Lead singer Bob Geldof of the Boomtown Rats has so much energy and talent that if he ever learned to focus it he could become a major talent. Last night at the Bayou, however, he flailed about randomly, only hitting home on a few songs.
Geldof flopped his body around the stage as if his bones were made of Slurpee. He exaggerated every sneering gesture and every sarcastic tone of voice. He mimed his own lyrics and successfully challenged the crowd to dance on the tables. But most of the songs got carried away in his exaggeration and came across as sloppy jokes.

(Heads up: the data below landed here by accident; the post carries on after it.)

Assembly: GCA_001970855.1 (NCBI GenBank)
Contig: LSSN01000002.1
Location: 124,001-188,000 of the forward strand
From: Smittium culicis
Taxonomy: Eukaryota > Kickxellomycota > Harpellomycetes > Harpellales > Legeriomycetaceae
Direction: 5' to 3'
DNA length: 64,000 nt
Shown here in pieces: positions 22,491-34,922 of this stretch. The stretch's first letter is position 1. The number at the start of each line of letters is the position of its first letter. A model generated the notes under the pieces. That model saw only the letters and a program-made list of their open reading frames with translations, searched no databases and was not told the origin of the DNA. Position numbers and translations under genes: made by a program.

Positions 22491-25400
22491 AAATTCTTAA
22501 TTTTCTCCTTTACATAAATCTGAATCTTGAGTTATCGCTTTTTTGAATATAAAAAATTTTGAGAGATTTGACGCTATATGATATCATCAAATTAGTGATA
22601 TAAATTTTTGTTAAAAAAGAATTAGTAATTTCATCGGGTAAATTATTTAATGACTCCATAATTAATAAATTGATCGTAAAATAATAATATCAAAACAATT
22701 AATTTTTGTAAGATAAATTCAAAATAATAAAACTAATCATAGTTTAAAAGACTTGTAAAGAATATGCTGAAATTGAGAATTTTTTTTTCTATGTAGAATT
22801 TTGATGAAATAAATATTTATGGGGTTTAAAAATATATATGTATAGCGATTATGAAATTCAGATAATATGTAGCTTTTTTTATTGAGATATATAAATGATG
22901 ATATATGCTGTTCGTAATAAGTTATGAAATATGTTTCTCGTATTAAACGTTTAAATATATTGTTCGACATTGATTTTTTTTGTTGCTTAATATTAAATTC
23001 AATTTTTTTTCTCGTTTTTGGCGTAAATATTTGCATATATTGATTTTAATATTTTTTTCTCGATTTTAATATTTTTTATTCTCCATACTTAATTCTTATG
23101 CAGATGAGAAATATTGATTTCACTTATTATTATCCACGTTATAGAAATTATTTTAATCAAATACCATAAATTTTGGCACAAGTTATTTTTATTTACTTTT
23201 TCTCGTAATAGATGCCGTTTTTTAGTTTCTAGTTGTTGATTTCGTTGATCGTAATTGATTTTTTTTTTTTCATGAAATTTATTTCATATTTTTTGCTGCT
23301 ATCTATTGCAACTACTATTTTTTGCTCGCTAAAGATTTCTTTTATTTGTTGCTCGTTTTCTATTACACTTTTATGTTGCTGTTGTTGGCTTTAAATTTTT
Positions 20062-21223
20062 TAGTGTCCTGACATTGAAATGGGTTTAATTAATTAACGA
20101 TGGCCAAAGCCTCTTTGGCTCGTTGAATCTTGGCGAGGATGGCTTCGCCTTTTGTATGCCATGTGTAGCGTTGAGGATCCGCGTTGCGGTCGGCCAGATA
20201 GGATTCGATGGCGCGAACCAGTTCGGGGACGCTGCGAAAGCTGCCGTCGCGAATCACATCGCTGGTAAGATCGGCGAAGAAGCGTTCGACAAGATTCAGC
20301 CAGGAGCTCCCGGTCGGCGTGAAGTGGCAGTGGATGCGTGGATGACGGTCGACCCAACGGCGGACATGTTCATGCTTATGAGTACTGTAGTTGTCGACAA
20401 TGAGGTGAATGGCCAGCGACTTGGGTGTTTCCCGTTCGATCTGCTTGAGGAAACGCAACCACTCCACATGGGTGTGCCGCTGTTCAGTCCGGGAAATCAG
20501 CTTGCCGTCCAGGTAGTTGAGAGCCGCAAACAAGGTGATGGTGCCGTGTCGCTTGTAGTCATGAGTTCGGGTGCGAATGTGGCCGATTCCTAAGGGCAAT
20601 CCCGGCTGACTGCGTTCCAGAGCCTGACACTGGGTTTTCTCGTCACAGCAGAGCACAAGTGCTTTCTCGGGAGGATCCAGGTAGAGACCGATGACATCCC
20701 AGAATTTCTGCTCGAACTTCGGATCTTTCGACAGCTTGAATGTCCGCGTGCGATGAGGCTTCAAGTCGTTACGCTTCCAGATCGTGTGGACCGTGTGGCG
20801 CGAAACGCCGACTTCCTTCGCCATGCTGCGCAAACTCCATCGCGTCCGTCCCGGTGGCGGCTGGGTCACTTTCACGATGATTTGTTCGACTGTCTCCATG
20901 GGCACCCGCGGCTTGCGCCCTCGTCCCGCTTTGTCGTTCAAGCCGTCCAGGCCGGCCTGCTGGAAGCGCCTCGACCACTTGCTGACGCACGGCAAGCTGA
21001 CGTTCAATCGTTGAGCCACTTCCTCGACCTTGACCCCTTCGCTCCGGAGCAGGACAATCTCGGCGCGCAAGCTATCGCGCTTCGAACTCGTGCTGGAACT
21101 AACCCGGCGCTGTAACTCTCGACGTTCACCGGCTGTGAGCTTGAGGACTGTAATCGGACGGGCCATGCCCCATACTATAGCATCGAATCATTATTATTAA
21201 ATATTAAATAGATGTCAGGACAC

But when Geldof bore down on a song, the result was powerful. The medley of "Rat Trap" and "Joey's on the Street Again" combined the fierce working-class anger of British punk with the rollicking momentum of Jersey Shore R & B. Saxophonist John Earl of Graham Parker & the Rumour provided needed professionalism in a cameo appearance. The literate ironies of Geldof's lyrics effectively set off the emphatic punch of the band.
The Irish sextet (by way of London) had no outstanding musician but played tightly. They had a good sense of Geldof's theatrics but no more self-discipline. The opening act, the Rockets, had no particular talent that needed to be disciplined.